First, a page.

There were many times when Howard exhibited a fearless, quick-thinking mind. On one occasion, he was standing in a mess-line in Vietnam when a Vietnamese terrorist drove by on a motorbike and hurled a grenade. Howard quickly grabbed an M-16 from a startled security guard and shot the driver dead. He then chased down the passenger and killed him too.

On another occasion, a SOG platoon [Special Operations Group] and recon team led by Joe Walker had been overrun near a major Laotian highway and most of his men killed or wounded. Howard took another recon team and was inserted some distance away from the trapped men. After dark, Howard managed to make his way to the trapped men. He crawled among the dead bodies, feeling for a heartbeat until he found one. Joe Walker’s lanky legs were a giveaway as were his horn-rimmed glasses. Walker remembered saying, “You sweet Son of a Gun!” Howard managed to drag Walker out safely. Howard was not nominated for any award this time.

Another of Howard’s exploits seems right out of the Old West. He and his recon team had been inserted near the Ho Chi Minh Trail for a night operation. Howard could smell the exhaust from the Soviet-built diesel trucks as the NVA convoy approached in the darkness. Sprinting alongside one of the trucks, Howard took out a Claymore mine. Twirling the detonation wire overhead like a lasso, he let the mine fly into the back of a truck. Falling down in the bushes beside the road, Howard let a couple more trucks go by before detonating the mine. The resulting explosion created a blazing hulk in the middle of the road, stopping traffic. The wreckage burned for hours before it could be pushed off the road. In the meantime, Howard and his team had quietly melted back into the jungle and made their escape.

Howard was aware that recon units were usually under surveillance when they were inserted or extracted. Recon units often left behind booby-trapped items when they left, such as 35mm cameras that blew up when opened. The idea was to make the enemy less eager to strip American bodies. An innocent looking canteen with a sloshing liquid was set to actuate the second time it was opened. Howard decided to make a booby-trap of his own.

He found an old foot-locker, painted it red, stuffed it full of TNT with a time-delay switch and left it in an LZ [landing zone] that his team had just left. Howard and his men circled back to a point where they could observe the LZ. Howard recalled, “Sure enough, people were coming from everywhere….I actually think some of them were in the process of opening it when it went off. It blew stuff for a quarter of a mile.”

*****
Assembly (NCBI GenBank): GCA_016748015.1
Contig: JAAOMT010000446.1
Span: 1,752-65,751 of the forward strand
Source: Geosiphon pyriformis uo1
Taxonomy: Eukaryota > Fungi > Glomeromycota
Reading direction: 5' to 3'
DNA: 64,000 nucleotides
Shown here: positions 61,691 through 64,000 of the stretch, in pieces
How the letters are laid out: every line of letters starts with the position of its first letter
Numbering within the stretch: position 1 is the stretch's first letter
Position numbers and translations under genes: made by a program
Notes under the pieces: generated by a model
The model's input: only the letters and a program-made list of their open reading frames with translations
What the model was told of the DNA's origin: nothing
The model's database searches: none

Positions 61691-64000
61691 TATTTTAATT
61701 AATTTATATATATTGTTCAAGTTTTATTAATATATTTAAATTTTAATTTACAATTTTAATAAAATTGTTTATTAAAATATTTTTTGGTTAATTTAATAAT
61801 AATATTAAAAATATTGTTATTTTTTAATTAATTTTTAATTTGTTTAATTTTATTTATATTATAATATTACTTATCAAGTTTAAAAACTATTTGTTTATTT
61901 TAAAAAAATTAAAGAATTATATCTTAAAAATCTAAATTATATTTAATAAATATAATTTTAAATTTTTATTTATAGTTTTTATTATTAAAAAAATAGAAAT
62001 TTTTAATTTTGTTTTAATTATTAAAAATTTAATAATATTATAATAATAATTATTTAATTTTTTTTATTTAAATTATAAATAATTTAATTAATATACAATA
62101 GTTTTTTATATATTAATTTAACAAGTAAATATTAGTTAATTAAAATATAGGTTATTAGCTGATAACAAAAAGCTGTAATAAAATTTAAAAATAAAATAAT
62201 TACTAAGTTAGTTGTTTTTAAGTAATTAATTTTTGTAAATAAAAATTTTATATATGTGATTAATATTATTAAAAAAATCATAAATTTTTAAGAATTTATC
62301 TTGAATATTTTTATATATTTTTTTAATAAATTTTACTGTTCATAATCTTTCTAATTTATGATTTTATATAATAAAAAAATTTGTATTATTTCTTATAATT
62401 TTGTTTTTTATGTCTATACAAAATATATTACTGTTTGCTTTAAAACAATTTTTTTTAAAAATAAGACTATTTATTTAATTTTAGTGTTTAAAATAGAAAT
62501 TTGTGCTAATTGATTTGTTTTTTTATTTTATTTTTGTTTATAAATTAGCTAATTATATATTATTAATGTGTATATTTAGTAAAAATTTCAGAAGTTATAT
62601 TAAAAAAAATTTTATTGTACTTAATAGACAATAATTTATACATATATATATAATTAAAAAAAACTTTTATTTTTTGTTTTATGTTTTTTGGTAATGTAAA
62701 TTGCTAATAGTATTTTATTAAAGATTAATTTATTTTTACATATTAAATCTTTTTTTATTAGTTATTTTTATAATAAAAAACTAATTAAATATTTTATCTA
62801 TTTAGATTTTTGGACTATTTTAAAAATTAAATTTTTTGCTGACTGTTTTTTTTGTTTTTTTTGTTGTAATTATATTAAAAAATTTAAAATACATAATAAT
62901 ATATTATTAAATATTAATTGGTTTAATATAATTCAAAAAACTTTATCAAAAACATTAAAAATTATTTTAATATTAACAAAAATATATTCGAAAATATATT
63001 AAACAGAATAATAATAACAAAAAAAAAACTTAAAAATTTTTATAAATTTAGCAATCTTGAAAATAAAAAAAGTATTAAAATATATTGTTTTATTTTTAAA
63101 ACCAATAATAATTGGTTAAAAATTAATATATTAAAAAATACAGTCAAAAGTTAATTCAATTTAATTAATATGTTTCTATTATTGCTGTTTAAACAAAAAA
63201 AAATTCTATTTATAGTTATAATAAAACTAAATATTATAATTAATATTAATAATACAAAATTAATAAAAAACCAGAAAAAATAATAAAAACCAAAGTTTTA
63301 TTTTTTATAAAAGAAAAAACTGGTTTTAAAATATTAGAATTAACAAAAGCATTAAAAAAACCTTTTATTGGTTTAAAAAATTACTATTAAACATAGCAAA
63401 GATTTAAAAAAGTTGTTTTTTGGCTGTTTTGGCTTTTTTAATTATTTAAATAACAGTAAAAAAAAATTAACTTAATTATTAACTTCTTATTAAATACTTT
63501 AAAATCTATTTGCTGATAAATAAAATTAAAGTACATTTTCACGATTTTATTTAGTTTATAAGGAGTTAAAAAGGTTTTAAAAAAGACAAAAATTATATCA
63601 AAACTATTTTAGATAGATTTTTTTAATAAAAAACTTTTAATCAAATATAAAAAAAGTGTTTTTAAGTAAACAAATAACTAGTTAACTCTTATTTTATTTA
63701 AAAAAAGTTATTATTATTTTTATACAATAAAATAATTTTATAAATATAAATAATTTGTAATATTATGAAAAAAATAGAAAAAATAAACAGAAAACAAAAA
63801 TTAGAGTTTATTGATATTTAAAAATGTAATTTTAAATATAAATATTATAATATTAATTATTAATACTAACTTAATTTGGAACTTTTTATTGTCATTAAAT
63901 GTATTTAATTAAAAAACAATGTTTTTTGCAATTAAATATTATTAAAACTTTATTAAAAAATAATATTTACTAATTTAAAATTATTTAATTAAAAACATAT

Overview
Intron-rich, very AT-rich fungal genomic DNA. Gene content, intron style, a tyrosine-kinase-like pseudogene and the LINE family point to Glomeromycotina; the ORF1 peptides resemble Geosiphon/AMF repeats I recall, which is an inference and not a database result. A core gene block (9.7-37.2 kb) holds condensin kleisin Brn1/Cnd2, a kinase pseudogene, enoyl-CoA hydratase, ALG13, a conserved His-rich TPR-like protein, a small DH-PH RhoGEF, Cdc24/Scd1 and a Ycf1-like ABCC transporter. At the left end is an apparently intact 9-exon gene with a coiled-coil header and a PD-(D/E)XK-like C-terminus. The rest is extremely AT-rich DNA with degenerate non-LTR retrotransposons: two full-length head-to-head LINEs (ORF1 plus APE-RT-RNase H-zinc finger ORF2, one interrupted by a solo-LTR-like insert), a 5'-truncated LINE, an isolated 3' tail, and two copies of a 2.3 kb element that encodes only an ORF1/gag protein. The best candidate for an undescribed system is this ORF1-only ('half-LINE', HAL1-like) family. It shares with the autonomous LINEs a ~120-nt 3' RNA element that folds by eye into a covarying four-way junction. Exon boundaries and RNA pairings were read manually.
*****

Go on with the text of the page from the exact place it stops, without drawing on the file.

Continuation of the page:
Most of Sgt. Robert Howard’s exploits occurred before 1970, when he was part of the secretive U.S. program to interdict NVA personnel and supply infiltrating into South Vietnam via the Ho Chi Minh Trail. President Richard M. Nixon acknowledged U.S. involvement in Laos for the first time in March 1970. He estimated that since 1964, more than a half-million NVA troops had used the trail to invade South Vietnam. As soon as the U.S. involvement was made public, Congress passed the Cooper-Church amendment to the 1970 defense appropriations act. It prohibited the use of U.S. ground troops in Laos.

It is the author’s opinion that such an amendment hand-cuffed the U.S. military. It allowed the enemy to move soldiers and supplies into South Vietnam, unimpeded, where they could conduct attacks and quickly return to the safety of Laos or Cambodia. The book, “Dereliction of Duty” by H.R. McMaster, is an indictment of that type of civilian interference that handicapped the U.S. military effort in Vietnam.

In next week’s conclusion, Sergeant First Class Robert L. Howard will finally receive the Medal of Honor for which he had been nominated for the third time [To be continued].

John Vick

Sources: Wikipedia; Interview transcript, memory.loc.gov; “SOG – The Secret Wars of America’s Commandos in Vietnam” by John L. Plaster, Major, U.S Army, Special Operations Group; dmagazine.com; arsof-history.org]